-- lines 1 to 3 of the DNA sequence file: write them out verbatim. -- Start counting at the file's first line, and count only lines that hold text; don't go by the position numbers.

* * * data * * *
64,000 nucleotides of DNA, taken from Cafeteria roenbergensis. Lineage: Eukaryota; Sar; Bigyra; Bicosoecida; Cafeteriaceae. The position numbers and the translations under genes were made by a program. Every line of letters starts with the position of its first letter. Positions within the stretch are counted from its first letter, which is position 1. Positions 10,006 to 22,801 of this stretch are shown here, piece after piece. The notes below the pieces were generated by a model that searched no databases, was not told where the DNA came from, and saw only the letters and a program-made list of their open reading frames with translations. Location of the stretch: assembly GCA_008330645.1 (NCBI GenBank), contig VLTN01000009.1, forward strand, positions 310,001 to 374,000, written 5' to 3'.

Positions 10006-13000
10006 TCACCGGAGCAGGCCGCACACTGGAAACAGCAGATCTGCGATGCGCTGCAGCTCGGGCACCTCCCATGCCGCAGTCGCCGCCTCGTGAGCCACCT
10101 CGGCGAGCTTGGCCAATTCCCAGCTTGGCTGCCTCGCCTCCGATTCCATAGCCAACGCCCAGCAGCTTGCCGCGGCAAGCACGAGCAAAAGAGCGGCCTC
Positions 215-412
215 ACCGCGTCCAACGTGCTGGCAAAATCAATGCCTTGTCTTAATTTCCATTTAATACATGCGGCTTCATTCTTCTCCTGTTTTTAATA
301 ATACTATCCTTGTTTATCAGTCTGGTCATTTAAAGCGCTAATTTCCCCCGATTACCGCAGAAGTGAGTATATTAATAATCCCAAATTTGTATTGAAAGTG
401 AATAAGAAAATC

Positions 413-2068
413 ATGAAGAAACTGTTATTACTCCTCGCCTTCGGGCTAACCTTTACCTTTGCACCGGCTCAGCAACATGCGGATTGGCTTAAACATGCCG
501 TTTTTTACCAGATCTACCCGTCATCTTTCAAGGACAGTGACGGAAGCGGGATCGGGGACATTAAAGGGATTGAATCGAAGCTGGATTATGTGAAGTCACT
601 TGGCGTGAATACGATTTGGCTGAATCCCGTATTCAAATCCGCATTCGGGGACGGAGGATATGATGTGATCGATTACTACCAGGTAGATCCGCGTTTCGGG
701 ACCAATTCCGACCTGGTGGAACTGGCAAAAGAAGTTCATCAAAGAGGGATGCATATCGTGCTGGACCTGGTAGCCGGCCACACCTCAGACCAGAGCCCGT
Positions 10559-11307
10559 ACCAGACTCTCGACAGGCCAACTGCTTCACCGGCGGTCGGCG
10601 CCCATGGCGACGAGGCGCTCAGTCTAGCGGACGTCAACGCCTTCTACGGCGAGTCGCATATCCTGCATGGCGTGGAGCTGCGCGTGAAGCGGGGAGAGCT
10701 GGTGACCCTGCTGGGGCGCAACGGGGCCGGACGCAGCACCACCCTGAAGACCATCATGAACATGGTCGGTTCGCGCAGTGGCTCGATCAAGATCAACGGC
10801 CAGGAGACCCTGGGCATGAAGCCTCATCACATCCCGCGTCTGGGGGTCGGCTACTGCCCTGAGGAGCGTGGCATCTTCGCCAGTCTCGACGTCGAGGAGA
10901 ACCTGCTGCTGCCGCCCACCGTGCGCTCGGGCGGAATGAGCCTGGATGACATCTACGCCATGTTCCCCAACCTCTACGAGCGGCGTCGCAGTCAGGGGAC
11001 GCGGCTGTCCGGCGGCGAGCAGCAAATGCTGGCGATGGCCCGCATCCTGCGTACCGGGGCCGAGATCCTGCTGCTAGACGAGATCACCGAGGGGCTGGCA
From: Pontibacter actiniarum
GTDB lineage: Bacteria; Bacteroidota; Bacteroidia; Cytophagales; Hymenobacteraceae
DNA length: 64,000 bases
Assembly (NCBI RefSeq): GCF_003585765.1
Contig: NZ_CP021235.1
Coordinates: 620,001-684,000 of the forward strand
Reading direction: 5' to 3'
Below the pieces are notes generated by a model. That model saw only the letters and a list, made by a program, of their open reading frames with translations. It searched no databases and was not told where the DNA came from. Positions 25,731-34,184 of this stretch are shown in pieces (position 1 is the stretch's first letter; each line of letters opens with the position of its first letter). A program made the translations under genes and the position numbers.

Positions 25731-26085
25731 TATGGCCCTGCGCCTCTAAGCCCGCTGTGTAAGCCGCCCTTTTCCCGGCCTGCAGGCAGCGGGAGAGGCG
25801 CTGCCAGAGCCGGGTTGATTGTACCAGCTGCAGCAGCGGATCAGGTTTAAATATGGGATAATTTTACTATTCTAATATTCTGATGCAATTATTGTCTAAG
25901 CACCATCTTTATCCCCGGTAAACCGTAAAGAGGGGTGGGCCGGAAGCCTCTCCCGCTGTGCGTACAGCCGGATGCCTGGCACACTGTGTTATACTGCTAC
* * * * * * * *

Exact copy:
64,000 nucleotides of DNA, taken from Cafeteria roenbergensis. Lineage: Eukaryota; Sar; Bigyra; Bicosoecida; Cafeteriaceae. The position numbers and the translations under genes were made by a program. Every line of letters starts with the position of its first letter. Positions within the stretch are counted from its first letter, which is position 1. Positions 10,006 to 22,801 of this stretch are shown here, piece after piece. The notes below the pieces were generated by a model that searched no databases, was not told where the DNA came from, and saw only the letters and a program-made list of their open reading frames with translations. Location of the stretch: assembly GCA_008330645.1 (NCBI GenBank), contig VLTN01000009.1, forward strand, positions 310,001 to 374,000, written 5' to 3'.

Positions 10006-13000
10006 TCACCGGAGCAGGCCGCACACTGGAAACAGCAGATCTGCGATGCGCTGCAGCTCGGGCACCTCCCATGCCGCAGTCGCCGCCTCGTGAGCCACCT